How popular is the baby name Farouk in the United States right now? How popular was it historically? Find out using the graph below! Plus, check out all the blog posts that mention the name Farouk.

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Popularity of the Baby Name Farouk

Posts that Mention the Name Farouk

Where did the baby name Samia come from?

Photograph of Egyptian bellydancer Samia Gamal dancing, from LIFE magazine (Mar. 24, 1952).
Samia, © 1952 LIFE

Here’s a debut name I almost missed because it’s so similar to names like Sammie and Samie. It’s Samia, which first appeared in the U.S. baby name data in the early 1950s:

  • 1955: unlisted
  • 1954: 7 baby girls named Samia
  • 1953: 14 baby girls named Samia
    • 6 in Texas specifically
  • 1952: 11 baby girls named Samia
  • 1951: 6 baby girls named Samia [debut]
  • 1950: unlisted
  • 1949: unlisted

What was the inspiration?

An Egyptian belly-dancer!

She was born Zaynab Ibrahim Mahfuz in 1924, but early in her dancing career she started using the stage name Samia Gamal.

She became a film star in Egypt, but the U.S. press didn’t start mentioning her until 1950, when King Farouk of Egypt (who had divorced his first wife Farida a few years earlier) made it known that Samia was his favorite dancer.

What really caught America’s attention, though, was Samia’s whirlwind romance with oil heir Sheppard King III of Houston, Texas. They’d met in mid-1951 in a Paris nightclub and became engaged the same night. Within a few months he had converted to Islam, taken the name “Abdullah,” and married Samia in Cairo.

Photograph of Egyptian bellydancer Samia Gamal dancing, from LIFE magazine (Oct. 22, 1951).
Samia, © 1951 LIFE

“Naturally, the press, especially some of the Houston papers, ate it up.”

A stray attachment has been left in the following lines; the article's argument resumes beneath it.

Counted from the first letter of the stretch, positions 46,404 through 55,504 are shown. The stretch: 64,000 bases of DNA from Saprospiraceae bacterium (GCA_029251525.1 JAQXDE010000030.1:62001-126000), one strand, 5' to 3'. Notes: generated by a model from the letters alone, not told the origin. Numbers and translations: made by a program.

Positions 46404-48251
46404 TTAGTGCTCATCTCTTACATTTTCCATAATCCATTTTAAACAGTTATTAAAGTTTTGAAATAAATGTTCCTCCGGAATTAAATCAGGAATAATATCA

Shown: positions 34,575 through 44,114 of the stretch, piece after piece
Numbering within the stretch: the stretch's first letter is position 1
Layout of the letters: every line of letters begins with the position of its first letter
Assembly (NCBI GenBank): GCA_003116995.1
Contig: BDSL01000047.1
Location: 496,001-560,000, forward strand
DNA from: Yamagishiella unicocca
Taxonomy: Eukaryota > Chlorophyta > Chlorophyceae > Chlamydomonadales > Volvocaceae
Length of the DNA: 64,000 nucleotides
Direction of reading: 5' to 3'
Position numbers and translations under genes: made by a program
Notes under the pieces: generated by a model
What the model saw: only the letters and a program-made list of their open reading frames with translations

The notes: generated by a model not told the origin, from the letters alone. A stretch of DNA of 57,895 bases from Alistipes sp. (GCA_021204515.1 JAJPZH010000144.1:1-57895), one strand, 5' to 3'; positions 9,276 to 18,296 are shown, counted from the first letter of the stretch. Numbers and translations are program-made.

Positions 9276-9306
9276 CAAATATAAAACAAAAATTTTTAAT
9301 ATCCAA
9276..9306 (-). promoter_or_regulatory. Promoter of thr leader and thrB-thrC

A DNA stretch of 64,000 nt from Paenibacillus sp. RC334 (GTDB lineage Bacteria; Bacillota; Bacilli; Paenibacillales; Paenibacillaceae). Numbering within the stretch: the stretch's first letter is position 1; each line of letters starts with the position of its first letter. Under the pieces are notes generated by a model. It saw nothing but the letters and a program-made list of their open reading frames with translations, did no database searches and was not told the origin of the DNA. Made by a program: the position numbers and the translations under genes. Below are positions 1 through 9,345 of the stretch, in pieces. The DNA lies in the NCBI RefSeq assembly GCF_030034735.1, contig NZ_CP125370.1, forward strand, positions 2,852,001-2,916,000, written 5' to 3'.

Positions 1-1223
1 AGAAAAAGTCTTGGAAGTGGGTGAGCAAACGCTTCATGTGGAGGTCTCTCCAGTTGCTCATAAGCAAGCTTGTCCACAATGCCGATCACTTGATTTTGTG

Over the next few months, the couple didn’t have to do much to end up in the newspaper. When not jet-setting around the world, mostly to satisfy Gamal’s dancing commitments, the two could be found in Houston. For instance, a proposed visit to Arrowhead Park Speedway in July 1952 merited a couple of paragraphs in the Chronicle.

And, of course, the press was also there to cover the couple’s separation and divorce in 1953.

Given the story’s Texas connection, it’s not surprising that many of the babies named Samia in 1953 (and in 1952, according to records) were born in Texas specifically.

The Arabic name Samia (also spelled Samiya) is derived from the male name Sami, which means “elevated” or “sublime.”

What are your thoughts on the name Samia?


  • “Egyptian National Dancer Gets American King” Life 22 Oct. 1951: 46.
  • “Egypt’s new charmer.” Life 4 Sept. 1950: 28.
  • Gonzales, J. R. “A Lady Named Samia.” Houston Chronicle 13 Feb. 2009.
  • “Mazda Motion: In U.S., Samia and flashlight reveal secrets of ancient art.” Life 24 Mar. 1952: 45-46.
  • Samia Gamal – Wikipedia
  • Samiya – Behind the Name

Gamal & Nasser: Suez Crisis Baby Names?

Dwight Eisenhower and Gamal Nasser, 1960
Dwight Eisenhower and Gamal Nasser, 1960

Egyptian politician Gamal Abdel Nasser became one of the primary leaders of Egypt following the Egyptian Revolution of 1952.* He was elected president of the country on June 23, 1956.